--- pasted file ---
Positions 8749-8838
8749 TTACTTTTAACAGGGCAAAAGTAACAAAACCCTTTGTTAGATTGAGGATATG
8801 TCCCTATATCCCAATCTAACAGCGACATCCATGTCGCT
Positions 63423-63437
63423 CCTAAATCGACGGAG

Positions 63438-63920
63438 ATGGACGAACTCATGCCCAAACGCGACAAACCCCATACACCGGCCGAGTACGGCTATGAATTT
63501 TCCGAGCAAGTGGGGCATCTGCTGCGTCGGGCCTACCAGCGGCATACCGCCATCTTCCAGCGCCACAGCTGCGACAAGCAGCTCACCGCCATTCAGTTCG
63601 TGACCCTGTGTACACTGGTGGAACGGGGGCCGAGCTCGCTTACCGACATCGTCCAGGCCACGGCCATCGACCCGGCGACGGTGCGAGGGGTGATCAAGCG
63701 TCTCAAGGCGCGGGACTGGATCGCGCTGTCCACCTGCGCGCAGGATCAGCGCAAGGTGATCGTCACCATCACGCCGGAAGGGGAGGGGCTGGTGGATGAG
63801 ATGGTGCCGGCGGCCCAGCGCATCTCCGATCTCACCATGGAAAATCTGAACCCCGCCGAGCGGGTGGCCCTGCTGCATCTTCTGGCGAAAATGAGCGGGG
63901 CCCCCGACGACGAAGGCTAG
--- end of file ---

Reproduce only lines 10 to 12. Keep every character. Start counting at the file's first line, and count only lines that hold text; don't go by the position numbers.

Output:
63701 TCTCAAGGCGCGGGACTGGATCGCGCTGTCCACCTGCGCGCAGGATCAGCGCAAGGTGATCGTCACCATCACGCCGGAAGGGGAGGGGCTGGTGGATGAG
63801 ATGGTGCCGGCGGCCCAGCGCATCTCCGATCTCACCATGGAAAATCTGAACCCCGCCGAGCGGGTGGCCCTGCTGCATCTTCTGGCGAAAATGAGCGGGG
63901 CCCCCGACGACGAAGGCTAG